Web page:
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Dispatch 11: Recovering a Mooring

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Gerty Ward

July 27, 2008

Today Jim Dunn, Will Ostrom and Rick Krishfield from WHOI will recover a mooring that has been sitting underwater up here in the Arctic collecting data for the past year. The mooring has several data collectors on it: among them are a upward-looking sonar to measure ice thickness and a MMP that travels up and down the mooring line collecting CTD (conductivity (a measure of salinity), temperature and depth) and water current information. This system allows scientists to collect data 27/7/365 in this remote and inhospitable climate and adds data over time to our "ocean water sandwich". Click here to see a schematic drawing of the mooring.

Uh huh, you say. So what? Well- you know that arcade game where you put your money in to try to pick up *your* prize out of a jumbled mess of objects in a glass box using a joy stick and a claw? Now image that the glass box is the Arctic ocean and *your* prize is a 3800 meter-long mooring. There may be significant ice in the way.

Where is the mooring? Mowing the Lawn

Rick determined that the mooring was under this ice floe. The ship gave the floe a nudge to start it moving, and inertia and wind continued to move it out of the way.

Before recovery, the ship breaks up surrounding ice so that if pieces happen to float into the mooring operations, they are small enough to not be in the way or can be pushed aside by the bubbler (see below).

To win the game, you have to locate it, steam an icebreaker over the location, breaking and moving any ice that may be in the way, then send an acoustic signal to a hook on the bottom telling it to let go of the anchor and send *your* prize to the top.

Top Float Fishing for a Top Float

About 20 seconds after Rick sent the signal to the release to let go, the top float popped up right next to the ship. The foaming action comes from the ship's bubbler system, which gives the Captain precise control over moving the bow and can move away any ice that drifts nearby.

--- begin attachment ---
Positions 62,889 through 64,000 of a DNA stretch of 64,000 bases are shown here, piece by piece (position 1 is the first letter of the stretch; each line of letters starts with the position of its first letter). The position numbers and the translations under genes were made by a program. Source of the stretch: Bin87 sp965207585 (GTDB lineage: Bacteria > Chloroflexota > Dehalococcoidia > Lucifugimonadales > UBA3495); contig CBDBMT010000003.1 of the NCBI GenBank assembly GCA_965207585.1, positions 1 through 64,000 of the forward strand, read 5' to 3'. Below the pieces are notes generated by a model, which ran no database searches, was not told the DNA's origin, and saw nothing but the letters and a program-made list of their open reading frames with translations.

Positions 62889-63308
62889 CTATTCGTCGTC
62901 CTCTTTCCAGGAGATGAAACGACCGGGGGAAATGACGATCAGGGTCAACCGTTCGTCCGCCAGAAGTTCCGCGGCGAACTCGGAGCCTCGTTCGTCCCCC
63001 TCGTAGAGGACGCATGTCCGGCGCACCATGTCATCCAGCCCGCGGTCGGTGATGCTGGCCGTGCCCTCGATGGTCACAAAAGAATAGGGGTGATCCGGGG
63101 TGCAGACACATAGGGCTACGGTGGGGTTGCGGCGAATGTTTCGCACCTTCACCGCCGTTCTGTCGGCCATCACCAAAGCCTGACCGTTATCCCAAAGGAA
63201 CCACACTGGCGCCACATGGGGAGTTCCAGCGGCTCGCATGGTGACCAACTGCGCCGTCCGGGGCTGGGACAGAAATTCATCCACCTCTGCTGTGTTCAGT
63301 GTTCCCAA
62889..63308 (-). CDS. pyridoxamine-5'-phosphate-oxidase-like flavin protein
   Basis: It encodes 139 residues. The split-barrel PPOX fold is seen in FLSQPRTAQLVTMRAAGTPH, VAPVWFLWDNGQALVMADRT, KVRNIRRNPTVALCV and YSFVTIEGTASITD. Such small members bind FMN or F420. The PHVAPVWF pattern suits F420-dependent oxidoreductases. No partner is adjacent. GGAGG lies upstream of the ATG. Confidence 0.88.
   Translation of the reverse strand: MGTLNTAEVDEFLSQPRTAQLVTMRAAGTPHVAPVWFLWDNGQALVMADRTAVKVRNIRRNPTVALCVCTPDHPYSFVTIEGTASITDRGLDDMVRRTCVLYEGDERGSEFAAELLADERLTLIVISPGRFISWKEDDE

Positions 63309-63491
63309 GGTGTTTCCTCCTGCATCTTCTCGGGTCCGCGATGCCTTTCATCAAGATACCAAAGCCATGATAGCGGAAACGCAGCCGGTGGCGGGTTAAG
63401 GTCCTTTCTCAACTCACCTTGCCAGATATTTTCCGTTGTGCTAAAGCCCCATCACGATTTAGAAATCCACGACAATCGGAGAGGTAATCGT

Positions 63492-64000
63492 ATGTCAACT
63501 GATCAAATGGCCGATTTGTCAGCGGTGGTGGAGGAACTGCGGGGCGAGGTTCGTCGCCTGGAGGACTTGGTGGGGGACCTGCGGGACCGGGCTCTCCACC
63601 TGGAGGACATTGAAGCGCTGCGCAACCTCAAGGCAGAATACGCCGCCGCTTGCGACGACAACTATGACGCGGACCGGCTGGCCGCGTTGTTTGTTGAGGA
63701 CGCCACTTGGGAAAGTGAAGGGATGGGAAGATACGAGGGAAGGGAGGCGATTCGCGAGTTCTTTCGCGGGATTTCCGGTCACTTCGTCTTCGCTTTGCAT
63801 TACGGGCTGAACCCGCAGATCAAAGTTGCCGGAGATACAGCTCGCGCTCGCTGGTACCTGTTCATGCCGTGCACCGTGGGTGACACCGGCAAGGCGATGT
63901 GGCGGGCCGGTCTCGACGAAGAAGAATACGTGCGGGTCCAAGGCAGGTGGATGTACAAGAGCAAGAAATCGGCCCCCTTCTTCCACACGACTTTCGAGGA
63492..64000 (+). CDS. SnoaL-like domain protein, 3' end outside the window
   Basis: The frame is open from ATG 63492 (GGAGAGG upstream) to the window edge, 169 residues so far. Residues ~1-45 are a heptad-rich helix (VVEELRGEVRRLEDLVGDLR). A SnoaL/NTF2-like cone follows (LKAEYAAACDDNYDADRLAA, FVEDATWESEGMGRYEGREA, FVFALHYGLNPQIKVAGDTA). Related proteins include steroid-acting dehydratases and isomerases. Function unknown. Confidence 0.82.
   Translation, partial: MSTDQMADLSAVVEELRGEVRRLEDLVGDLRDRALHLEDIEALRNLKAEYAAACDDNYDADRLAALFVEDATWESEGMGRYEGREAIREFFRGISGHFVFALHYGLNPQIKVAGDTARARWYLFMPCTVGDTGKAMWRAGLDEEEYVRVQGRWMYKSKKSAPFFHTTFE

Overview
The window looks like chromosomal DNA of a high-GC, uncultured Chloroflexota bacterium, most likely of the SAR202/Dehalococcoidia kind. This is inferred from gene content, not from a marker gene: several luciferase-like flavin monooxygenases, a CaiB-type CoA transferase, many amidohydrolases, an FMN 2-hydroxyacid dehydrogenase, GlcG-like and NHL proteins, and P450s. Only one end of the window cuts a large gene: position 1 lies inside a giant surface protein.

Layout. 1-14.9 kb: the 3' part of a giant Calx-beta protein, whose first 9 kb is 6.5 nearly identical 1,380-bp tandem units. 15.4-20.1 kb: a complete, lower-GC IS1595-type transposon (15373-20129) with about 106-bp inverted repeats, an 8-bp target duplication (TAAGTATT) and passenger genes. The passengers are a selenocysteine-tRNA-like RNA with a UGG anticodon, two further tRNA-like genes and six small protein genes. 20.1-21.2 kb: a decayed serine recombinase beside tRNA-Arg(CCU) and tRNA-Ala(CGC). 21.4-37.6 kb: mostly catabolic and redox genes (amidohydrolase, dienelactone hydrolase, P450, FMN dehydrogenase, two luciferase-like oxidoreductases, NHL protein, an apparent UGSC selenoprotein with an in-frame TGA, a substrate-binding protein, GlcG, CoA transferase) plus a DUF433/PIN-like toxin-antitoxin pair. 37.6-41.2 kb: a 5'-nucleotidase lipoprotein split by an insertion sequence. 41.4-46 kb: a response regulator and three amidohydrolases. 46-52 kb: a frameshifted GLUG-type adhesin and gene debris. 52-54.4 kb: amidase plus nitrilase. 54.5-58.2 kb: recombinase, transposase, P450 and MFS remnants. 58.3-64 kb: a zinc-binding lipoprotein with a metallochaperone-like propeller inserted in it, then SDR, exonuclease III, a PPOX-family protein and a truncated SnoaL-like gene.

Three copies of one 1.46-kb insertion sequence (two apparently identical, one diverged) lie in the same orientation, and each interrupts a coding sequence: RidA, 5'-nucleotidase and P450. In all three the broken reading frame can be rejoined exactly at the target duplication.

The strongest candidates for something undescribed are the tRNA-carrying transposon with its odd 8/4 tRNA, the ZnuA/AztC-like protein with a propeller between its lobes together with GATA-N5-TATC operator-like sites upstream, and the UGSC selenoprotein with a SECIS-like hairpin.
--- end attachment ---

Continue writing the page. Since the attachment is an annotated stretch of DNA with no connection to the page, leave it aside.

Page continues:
To bring the top float on board, it has to be caught first! A hook is lowered with a control rope (white, to the right of the line) and not unlike that arcade game where you maneuver a joy stick to pick up a prize, the top float is hooked.

Once the top float is at the ocean surface , it is hooked and brought on board. This is not quite as easy as it sounds..... Today is relatively calm with no ice but some wind, so hooking top flotation sphere (or top float) takes about half an hour of dangling and ship maneuvering. Your prize is 30 feet below the ship deck.

Glass Balls The Sonar

About 20 minutes after the mooring is released, the glass balls are spotted off the starboard side. These will be the last part of the system to be brought on board.

Once the mooring is on board, Rick removes the upward-looking sonar, which collects data on ice thickness.

Once the orange top float is brought on board, the rest of the mooring can be recovered.

This is a long process, taking about 6 hours. 3800 meters of wire must be reeled on board. The MMP is recovered, and finally it is time to bring in the glass flotation spheres (glass balls), all 58 of them. Each ball provides 50 pounds of buoyancy. This 2900 pounds of buoyancy plus an additional 2500 pounds provided by the top float give the mooring a total off 5400 pounds of buoyancy.  

Question: WHY is so much buoyancy needed?  (Hint: the anchor on the bottom weighs 4000 pounds).

Waiting Jim Dunn

The glass balls are the last thing to be brought aboard.

Another successful WHOI mooring recovery!

Stay tuned--tomorrow they will put the whole thing back in for another year of data collecting under the ice.

Last updated: October 7, 2019

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